Eat lots of Indian food
One thing that is central to Diwali and the celebrations is food. Whether you normally gather as a family over a home-cooked meal, or go to the temple and serve up food in an Annakut celebration (offering huge amounts of food to God to be blessed). Even if you’re celebrating from your uni flat, you can still make food the centre of your celebration and feel like you’re celebrating at home. Cooking some Indian food for yourself and your household is a great way of bringing people together: cook whatever is traditional and nostalgic for you, be as adventurous as you want to or just whip up whatever you can manage even if it’s just something simple like curry and rice. If you’re really bad at cooking and haven’t quite managed to move past the uni staples of pasta and oven pizza, perhaps consider ordering in from a local Indian and giving them your support during the festival – there will likely be loads of options on Deliveroo or UberEats, or if you have a favourite local curry house that is doing take aways or deliveries during lockdown give them your support!
Get some Indian sweets
Yes, food is so essential it deserves 2 separate spots on this list. Indian sweets, or mithai, are a Diwali staple and are often used for offering to God and to send around to members of the community, family and friends. On top of that, they’re also delicious, so if you can get your hands on some mithai for Diwali it will really feel like a celebration.
Ambala on Drummond Street right near UCL is a mithai shop open for deliveries, and there are many other specialist Indian sweet shops around the capital – my family is ordering Indian sweets for the first time online this year and placed a bulk order of mithai and Indian snacks via the ShayonaFresh app. I even noticed that the big Sainsburys in Camden had a really great Diwali section and had some amazing Indian sweets such as gulab jamun and ras malai available to buy in-store.
Being away from family is truly one of the hardest things to reconcile with about this years Diwali – university can be isolating anyway but spending an important festival away from home can be even worst. One good thing to come out of lockdown 1.o was that everyone got proficient in using technology to keep in touch – Zoom, WhatsApp and all the other platforms that allow us to video call with friends and family. Scheduling a video call with your family so that you can share in your celebrations, even virtually, will make this year feel less alienating and more comfortable. Letting people know you’re thinking about them in a time when you’d normally be celebrating together will make Diwali 2020 great. And if your 80 year old grandma hasn’t quite worked out how Zoom works, a good old fashioned phone call to say ‘Happy Diwali’ can mean a lot.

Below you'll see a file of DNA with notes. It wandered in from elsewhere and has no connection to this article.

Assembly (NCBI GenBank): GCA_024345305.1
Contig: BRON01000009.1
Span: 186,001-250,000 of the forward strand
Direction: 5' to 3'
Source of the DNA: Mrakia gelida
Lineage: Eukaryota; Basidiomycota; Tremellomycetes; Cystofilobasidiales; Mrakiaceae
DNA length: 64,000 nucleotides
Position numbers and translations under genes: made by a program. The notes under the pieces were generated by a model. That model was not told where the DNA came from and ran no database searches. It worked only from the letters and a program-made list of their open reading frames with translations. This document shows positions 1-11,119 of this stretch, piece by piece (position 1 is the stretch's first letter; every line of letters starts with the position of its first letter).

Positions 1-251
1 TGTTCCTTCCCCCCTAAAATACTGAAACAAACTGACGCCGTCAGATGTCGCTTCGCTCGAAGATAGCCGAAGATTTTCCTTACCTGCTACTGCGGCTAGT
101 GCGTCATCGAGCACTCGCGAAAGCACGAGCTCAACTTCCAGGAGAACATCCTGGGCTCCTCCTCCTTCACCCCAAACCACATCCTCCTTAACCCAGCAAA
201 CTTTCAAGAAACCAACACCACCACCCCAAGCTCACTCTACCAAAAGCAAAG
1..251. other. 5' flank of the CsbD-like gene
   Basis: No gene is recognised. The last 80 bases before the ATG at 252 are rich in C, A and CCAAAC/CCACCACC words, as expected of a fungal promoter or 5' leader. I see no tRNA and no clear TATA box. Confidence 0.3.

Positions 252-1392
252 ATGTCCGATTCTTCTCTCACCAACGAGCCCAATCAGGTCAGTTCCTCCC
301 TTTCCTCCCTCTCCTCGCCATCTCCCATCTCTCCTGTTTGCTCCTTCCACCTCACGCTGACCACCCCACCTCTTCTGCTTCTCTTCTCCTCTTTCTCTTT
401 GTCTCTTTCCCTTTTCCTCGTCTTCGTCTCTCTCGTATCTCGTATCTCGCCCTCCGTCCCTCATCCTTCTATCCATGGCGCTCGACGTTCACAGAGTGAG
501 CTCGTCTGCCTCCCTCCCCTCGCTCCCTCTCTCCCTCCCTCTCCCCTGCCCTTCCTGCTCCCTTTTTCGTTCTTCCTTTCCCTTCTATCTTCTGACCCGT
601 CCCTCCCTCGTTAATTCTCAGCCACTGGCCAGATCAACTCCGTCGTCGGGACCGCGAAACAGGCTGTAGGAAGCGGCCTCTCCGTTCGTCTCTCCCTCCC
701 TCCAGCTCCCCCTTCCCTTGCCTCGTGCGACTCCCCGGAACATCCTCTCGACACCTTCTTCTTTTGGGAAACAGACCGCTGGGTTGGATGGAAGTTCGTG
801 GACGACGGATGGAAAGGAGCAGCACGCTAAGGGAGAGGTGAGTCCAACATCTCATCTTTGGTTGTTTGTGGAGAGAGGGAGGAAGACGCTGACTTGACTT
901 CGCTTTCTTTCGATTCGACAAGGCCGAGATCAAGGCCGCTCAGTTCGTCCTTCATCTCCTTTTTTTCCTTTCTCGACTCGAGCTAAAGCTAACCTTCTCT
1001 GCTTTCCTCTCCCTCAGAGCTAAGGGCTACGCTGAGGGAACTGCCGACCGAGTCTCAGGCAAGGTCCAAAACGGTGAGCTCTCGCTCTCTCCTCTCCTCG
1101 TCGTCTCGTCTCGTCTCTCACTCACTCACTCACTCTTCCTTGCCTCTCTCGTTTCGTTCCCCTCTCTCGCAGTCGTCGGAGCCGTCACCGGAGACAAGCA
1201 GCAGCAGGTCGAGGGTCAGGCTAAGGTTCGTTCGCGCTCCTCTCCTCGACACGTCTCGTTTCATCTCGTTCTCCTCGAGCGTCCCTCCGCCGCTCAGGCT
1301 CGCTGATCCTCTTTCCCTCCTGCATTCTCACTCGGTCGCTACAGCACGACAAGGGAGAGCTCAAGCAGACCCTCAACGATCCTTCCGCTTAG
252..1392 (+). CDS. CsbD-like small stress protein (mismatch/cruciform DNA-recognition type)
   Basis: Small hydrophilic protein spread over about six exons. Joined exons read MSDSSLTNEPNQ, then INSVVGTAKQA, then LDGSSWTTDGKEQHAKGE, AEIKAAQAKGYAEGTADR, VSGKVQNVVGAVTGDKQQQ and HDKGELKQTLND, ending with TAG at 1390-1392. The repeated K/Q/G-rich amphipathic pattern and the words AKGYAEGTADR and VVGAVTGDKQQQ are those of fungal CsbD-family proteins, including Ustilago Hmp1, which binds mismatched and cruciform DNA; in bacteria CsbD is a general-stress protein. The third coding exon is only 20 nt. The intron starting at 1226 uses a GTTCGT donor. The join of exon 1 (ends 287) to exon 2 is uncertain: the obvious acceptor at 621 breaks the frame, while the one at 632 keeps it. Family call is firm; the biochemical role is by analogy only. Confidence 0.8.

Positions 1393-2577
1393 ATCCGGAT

Binge some Bollywood movies and blast some Indian songs
Whilst Bollywood isn’t perhaps the most traditional of Diwali celebrations, watching your favourite Bollywood movies is a good way to feel connected to Indian culture and also to have a bit of fun. Some Bollywood classics like Om Shanti Om and Kabhi Khushi Kabhie Gham are now available on Netflix and you can have fun singing along to all the timeless Bollywood bops from the comfort of your home.
Spotify even has a section dedicated to Diwali themed playlists to check out and listen to!
As well as a huge cultural occasion, Diwali is at the end of the day a religious festival. If you normally go to the temple to celebrate and offer prayers, it can be easy to feel out of touch with faith at the moment with temples being shut for communal worship. Getting in touch with your faith during this holy time can feel hard, but a lot of centres of worship are offering online services and prayers – check what your local temple and community is offering.
For example, Diwali in London is offering an alternative online event schedule in place of the usual celebrations in Trafalgar Square spanning the whole Diwali week and BAPS Swaminarayan Mandir (Neasden Temple) are offering a range of Diwali prayers and services.
Diwali might look different this year, and spending it stuck in your student flat is probably not what anyone was expecting. But it’s still an important festival to many people, including the students who have been advised not to go home this year. 2020 has been the year that we have all had to adapt and change the way we live day-to-day, and the way we celebrate Diwali will be very different to what we’re used to. But despite the big Diwali events we’re used to being cancelled, it can still be a fun and spiritual festival for Hindus, Sikhs, Jains, and whoever else wants to celebrate at home and bring light into this year, and into your student flat!